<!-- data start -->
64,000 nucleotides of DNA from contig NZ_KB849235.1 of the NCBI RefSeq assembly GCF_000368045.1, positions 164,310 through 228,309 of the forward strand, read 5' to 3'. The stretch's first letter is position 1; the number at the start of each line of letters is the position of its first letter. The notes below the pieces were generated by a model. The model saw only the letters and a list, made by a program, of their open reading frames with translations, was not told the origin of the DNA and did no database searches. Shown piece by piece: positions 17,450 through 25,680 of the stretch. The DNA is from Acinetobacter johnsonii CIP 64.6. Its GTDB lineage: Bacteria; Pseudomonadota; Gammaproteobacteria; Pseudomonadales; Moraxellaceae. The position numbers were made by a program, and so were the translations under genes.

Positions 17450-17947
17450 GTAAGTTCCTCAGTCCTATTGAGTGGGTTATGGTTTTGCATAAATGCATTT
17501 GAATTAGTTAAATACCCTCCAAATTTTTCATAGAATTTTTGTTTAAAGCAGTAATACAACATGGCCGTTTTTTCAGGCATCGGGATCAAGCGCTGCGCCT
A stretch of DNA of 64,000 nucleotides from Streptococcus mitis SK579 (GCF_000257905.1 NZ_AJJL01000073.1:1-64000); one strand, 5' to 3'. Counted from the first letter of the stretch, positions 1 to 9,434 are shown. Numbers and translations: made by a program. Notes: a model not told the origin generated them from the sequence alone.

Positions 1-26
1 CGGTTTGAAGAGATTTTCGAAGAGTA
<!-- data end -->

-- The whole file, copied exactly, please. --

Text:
64,000 nucleotides of DNA from contig NZ_KB849235.1 of the NCBI RefSeq assembly GCF_000368045.1, positions 164,310 through 228,309 of the forward strand, read 5' to 3'. The stretch's first letter is position 1; the number at the start of each line of letters is the position of its first letter. The notes below the pieces were generated by a model. The model saw only the letters and a list, made by a program, of their open reading frames with translations, was not told the origin of the DNA and did no database searches. Shown piece by piece: positions 17,450 through 25,680 of the stretch. The DNA is from Acinetobacter johnsonii CIP 64.6. Its GTDB lineage: Bacteria; Pseudomonadota; Gammaproteobacteria; Pseudomonadales; Moraxellaceae. The position numbers were made by a program, and so were the translations under genes.

Positions 17450-17947
17450 GTAAGTTCCTCAGTCCTATTGAGTGGGTTATGGTTTTGCATAAATGCATTT
17501 GAATTAGTTAAATACCCTCCAAATTTTTCATAGAATTTTTGTTTAAAGCAGTAATACAACATGGCCGTTTTTTCAGGCATCGGGATCAAGCGCTGCGCCT
A stretch of DNA of 64,000 nucleotides from Streptococcus mitis SK579 (GCF_000257905.1 NZ_AJJL01000073.1:1-64000); one strand, 5' to 3'. Counted from the first letter of the stretch, positions 1 to 9,434 are shown. Numbers and translations: made by a program. Notes: a model not told the origin generated them from the sequence alone.

Positions 1-26
1 CGGTTTGAAGAGATTTTCGAAGAGTA